London Olympic Games First With Women From Every Country
For the first time in the history of the Olympic Games, every country competing will include female athletes, after Saudi Arabia agreed Thursday to send two women to compete in judo and track and field.
DetroitNews.com is reporting that the ultraconservative kingdom to field men only teams came after similar decisions by Qatar and Brunei.
“With Saudi Arabian female athletes now joining their fellow female competitors from Qatar and Brunei, it means that by London 2012 every national Olympic committee will have sent women to the Olympic Games,” IOC President Jacques Rogge said.
The countries have been under pressure from the international Olympic Committee and human-rights groups to include female athletes. The announcement came after months of IOC negotiations with the Saudis.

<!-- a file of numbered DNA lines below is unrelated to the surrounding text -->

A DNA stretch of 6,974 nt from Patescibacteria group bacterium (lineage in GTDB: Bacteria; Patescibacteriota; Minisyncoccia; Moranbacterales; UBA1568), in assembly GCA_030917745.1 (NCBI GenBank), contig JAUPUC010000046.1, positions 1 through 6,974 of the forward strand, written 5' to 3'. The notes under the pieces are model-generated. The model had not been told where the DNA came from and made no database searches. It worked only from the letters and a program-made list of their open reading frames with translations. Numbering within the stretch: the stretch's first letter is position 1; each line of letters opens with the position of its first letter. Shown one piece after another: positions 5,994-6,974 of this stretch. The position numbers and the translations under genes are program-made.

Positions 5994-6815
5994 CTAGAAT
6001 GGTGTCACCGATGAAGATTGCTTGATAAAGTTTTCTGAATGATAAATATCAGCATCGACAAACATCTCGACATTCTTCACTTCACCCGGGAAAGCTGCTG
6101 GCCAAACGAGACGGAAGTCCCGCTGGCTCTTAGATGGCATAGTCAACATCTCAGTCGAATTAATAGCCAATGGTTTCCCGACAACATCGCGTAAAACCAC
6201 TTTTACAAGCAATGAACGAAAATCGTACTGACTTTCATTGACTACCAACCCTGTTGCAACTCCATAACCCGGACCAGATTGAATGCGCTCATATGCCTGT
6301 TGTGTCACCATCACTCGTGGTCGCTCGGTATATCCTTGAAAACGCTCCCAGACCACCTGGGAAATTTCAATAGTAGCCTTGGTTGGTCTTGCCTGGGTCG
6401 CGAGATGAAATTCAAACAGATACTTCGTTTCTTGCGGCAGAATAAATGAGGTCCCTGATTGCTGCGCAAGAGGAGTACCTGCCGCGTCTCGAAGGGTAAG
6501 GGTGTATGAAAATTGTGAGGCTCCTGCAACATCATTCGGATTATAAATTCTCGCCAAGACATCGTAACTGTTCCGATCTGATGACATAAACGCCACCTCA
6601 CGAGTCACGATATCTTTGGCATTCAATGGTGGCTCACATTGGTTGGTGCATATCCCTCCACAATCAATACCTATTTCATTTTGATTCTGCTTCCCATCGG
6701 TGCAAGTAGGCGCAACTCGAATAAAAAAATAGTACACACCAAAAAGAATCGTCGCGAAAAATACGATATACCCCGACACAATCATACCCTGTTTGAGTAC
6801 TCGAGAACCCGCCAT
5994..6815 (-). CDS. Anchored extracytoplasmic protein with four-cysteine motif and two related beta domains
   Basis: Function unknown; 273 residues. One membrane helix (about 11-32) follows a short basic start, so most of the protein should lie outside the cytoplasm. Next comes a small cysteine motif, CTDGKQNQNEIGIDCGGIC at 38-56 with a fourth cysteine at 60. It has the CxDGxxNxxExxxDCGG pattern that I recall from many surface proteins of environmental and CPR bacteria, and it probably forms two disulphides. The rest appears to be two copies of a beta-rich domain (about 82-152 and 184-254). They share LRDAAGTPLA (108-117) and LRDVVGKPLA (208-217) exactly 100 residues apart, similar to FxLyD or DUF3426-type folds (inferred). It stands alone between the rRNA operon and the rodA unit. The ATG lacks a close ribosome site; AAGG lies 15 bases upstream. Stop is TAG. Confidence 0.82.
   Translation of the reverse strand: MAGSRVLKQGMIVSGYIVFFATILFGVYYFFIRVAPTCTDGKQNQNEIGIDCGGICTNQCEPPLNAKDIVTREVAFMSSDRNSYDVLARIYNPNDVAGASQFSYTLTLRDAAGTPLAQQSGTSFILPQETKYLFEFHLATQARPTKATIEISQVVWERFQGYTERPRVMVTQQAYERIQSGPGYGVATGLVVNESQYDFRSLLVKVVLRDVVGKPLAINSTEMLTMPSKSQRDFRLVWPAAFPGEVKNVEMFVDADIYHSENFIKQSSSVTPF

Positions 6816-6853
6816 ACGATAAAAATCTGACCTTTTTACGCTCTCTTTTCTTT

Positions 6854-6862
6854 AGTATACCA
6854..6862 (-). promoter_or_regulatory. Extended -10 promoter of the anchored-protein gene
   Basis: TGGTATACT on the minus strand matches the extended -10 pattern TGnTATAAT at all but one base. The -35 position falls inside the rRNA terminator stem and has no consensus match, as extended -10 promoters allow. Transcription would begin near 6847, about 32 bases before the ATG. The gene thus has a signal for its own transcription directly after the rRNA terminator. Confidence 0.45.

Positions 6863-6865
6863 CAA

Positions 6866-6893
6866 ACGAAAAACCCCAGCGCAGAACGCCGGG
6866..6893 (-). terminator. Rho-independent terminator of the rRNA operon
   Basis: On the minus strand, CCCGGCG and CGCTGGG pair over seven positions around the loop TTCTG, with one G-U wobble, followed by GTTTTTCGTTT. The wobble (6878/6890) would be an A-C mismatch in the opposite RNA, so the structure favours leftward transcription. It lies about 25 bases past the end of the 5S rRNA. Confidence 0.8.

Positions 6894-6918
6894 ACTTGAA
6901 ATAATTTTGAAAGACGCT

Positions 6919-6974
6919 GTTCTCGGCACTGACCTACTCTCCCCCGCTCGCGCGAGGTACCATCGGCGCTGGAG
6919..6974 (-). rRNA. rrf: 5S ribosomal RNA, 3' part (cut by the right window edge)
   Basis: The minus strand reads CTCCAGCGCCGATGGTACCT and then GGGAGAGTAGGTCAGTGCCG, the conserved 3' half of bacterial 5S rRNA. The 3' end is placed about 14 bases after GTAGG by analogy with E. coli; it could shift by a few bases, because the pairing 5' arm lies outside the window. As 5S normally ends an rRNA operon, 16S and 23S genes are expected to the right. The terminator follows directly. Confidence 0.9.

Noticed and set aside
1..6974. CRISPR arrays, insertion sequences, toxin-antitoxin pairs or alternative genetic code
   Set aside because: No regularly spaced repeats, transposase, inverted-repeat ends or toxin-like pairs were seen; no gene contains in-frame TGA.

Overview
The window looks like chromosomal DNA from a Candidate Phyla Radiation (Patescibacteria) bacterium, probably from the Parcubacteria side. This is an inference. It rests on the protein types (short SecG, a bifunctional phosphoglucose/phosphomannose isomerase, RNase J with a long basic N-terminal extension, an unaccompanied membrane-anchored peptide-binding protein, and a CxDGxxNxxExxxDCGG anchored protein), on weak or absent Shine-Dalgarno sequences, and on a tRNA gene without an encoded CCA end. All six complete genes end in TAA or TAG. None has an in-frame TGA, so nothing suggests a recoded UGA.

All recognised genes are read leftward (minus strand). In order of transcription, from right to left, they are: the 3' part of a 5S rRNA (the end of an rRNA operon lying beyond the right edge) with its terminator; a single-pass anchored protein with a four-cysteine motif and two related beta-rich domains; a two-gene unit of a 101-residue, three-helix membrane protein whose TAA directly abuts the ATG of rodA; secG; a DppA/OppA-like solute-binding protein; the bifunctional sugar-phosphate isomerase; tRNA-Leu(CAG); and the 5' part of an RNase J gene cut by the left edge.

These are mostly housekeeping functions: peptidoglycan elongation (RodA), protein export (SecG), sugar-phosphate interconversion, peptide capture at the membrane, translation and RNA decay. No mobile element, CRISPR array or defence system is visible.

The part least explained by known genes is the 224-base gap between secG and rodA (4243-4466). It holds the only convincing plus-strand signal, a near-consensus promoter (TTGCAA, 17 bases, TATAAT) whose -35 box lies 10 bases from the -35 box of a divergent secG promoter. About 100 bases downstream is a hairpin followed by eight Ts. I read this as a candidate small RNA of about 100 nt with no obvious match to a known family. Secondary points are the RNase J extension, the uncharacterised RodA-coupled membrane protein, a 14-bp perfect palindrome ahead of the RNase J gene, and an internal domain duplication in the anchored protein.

The Saudi female athletes are Wodjan Ali Seraj Abdulrahim Shahrkhani who will compete in judo, and Sarah Attar who will run in the 800-meter competition.
“A big inspiration for participating in the Olympic Games is being one of the first women for Saudi Arabia to be going,” the 17-year-old Attar said in an IOC statement from her U.S. training base in San Diego. “It’s such a huge honor, and I hope that it can really make some big strides for women over there to get more involved in sport.”
Saudi Arabia will also include female officials in their Olympic delegation for the first time ever.
The 1996 Atlanta Olympics 26 national teams had no women. The number dropped to 3 teams in Beijing four years ago, and now every country participating in the Olympics will have women to represent them.